Drive An Electric Car? Remember To Exercise Your Car’s Brakes!

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Nissan Leaf Wheel

Nissan Leaf Wheel

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If you drive a plug-in car or a hybrid, the chance are you’ll be familiar with the concept of regenerative braking. 

But although regenerative braking might be the preferred way to slow down a plug-in or hybrid car, it could mean that your car’s traditional friction brakes don’t  get used as much as they should.

According to BMW ActiveE driver Don Louv, that means you should go out and exercise your car’s friction brakes once in a while to keep them operating at peak efficiency.

But before we explain why this is a good idea, we need to examine how regenerative and traditional braking systems work.

Under regenerative braking, the car’s electric motor becomes a generator, converting the car’s kinetic energy into electrical energy which can be stored in the battery pack.  As kinetic energy is reduced, so the car slows. 

Under traditional friction braking, a brake pad or shoe is pushed against the car’s brake disc or drum, converting the car’s kinetic energy into heat, slowing the car down in the process. 

In a regular car, friction brakes are used so frequently that they generally keep free from rust, and continue to work well. 

The brake pads also tend to bed in quickly when new, meaning they reach peak operating efficiency quickly. 

On a plug-in or hybrid car, friction brakes may not be used for extended periods of time, meaning that the discs may become less effective as rust and other contaminants build up.

This is especially true if most of your driving is done on surface streets at low speed.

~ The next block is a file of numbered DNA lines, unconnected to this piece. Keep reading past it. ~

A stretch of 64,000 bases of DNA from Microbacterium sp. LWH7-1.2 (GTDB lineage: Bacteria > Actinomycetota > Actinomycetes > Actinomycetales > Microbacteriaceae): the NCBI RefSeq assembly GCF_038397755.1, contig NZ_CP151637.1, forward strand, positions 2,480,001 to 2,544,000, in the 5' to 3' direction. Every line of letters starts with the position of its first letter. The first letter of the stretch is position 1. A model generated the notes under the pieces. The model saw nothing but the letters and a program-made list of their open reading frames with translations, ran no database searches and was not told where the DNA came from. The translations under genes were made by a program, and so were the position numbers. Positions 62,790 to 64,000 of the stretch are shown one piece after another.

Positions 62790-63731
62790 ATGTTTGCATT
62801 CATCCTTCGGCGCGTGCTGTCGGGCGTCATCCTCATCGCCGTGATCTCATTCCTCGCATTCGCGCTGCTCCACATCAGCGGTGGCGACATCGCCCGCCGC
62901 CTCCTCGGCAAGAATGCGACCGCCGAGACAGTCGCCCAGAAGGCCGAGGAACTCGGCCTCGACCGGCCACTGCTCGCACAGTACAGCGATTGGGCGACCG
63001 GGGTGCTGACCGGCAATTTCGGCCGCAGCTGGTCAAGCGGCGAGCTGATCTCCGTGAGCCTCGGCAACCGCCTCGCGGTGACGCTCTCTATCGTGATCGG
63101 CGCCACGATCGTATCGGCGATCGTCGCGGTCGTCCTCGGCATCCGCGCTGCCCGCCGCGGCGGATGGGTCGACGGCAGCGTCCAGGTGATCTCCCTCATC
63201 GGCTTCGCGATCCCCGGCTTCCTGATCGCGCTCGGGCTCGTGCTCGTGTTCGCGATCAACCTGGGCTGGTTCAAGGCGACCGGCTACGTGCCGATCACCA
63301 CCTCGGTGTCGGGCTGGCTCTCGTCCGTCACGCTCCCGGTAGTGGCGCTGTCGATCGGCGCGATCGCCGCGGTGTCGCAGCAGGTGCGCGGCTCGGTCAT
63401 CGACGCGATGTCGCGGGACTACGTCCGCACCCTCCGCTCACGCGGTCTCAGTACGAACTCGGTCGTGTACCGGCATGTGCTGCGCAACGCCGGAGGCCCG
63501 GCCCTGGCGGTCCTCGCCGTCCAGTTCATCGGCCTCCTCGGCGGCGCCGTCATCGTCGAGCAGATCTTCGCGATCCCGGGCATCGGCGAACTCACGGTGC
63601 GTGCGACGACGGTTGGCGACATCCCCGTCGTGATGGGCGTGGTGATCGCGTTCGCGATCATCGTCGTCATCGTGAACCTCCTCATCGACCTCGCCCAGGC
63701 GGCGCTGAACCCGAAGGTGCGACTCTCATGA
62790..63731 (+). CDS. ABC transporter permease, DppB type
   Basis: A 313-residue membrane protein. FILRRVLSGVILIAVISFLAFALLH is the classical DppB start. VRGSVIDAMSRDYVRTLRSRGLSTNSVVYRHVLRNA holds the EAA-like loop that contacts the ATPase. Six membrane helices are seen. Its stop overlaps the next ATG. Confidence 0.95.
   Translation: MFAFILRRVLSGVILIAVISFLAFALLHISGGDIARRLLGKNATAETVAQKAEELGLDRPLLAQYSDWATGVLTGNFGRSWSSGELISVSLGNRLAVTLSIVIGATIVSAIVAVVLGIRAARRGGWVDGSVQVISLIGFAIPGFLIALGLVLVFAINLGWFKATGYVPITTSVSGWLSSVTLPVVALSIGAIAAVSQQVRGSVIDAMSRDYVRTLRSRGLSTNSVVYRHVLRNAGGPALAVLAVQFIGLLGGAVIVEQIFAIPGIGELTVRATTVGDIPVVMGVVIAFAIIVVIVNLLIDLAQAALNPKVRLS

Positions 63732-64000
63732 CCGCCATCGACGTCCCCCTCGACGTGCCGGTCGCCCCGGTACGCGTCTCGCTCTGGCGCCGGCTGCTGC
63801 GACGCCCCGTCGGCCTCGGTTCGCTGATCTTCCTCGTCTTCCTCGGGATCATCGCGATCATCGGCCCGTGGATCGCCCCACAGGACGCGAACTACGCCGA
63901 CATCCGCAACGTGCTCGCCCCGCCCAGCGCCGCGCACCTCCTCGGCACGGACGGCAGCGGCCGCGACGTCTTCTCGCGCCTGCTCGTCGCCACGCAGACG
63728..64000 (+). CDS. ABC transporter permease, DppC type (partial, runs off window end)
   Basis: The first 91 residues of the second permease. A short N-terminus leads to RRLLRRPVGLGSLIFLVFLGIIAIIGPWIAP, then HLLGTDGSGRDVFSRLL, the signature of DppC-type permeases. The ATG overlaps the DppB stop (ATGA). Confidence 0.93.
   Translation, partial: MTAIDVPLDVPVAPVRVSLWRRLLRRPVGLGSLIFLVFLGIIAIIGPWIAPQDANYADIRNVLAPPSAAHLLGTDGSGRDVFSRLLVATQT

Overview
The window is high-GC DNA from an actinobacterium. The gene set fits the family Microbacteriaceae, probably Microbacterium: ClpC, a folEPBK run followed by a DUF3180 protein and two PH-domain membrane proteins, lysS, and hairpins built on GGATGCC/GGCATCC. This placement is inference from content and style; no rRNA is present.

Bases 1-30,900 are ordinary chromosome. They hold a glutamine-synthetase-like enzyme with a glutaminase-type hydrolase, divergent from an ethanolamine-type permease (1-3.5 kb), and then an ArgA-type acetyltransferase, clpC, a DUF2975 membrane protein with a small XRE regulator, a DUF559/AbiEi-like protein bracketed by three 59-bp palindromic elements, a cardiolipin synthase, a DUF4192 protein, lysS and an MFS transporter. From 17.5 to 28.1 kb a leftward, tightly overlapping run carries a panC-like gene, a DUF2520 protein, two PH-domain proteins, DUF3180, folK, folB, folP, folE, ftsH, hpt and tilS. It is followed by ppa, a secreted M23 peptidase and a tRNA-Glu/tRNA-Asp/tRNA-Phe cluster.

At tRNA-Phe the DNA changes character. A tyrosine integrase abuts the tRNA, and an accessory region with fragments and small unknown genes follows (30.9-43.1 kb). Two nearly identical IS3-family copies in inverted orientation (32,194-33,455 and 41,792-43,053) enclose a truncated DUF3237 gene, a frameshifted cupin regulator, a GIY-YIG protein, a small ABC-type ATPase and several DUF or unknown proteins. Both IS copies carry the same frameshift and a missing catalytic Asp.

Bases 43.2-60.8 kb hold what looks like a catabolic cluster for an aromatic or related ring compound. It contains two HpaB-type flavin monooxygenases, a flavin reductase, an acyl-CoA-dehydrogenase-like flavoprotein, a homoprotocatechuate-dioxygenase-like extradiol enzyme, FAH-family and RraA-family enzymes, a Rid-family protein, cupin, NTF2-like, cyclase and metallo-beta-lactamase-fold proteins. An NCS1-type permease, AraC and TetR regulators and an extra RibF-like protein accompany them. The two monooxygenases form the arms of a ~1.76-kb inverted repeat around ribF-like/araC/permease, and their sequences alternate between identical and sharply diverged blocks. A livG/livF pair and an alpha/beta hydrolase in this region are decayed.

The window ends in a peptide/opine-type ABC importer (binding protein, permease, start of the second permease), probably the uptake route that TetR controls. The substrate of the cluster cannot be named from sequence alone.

Delphi Twin-Disc Brakes

Delphi Twin-Disc Brakes

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If your car is new, its friction brakes may never have bedded in correctly yet, also resulting in reduced brake efficiency.

Luckily, there’s a simple fix. 

“Go out there, and on a safe, lonely stretch of road, do a dozen or so accelerations up to speed,” advises Louv. “Then, (be safe) stand on the brakes, and do a hard, fast stop. Start at 30mph, then repeat at 40, at 50, and 60.”

By doing this, you should both help your car’s brakes bed in, and clear any surface rust from your car’s brake discs. 

“repeat at 50 or 60 until you’ve done 10 or 12 passes,” says Louv. “You’ll notice after this that the real brakes perform much better than in the beginning.”

Of course, another alternative is to try and brake a little harder now and then when it’s safe to do so, which will force your car to use its friction brakes as well as regenerative brakes.


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Comments (5)
  1. Last time I rotated the tires on the Prius, I was amazed to see rust on the disc rotors. You don't see that on traditional cars.

  2. I don't ever see any rust on our LEAF brakes. My wife drives it most of the time :-)

  3. I've noticed my Leaf's brakes can be a little grabby sometimes just before stopping; especially if I stop and go a few times in a row. I have definitely noticed a difference if I turn off the traction control temporarily, so I feel most of it is associated with poor management of the anti-lock braking and brake boost software, but it's possible the rotors could use a good work over like you've said as well.

  4. The latest software update fixes that brake grabby problem. The friction brakes are used everytime you stop in an EV, just 90% less. The time between about 7MPH and 0 is where they are used most.
    Also brakes will get rusty overnight if exposed to moisture like rain etc, all cars do that.

  5. For Prius owners, it is easy to condition the friction brakes-- Find a quiet stretch of road, and shift to neutral before applying the brakes to a full stop. Shifting into Neutral forces the Prius to use just the friction brakes (cuts out regen braking entirely).

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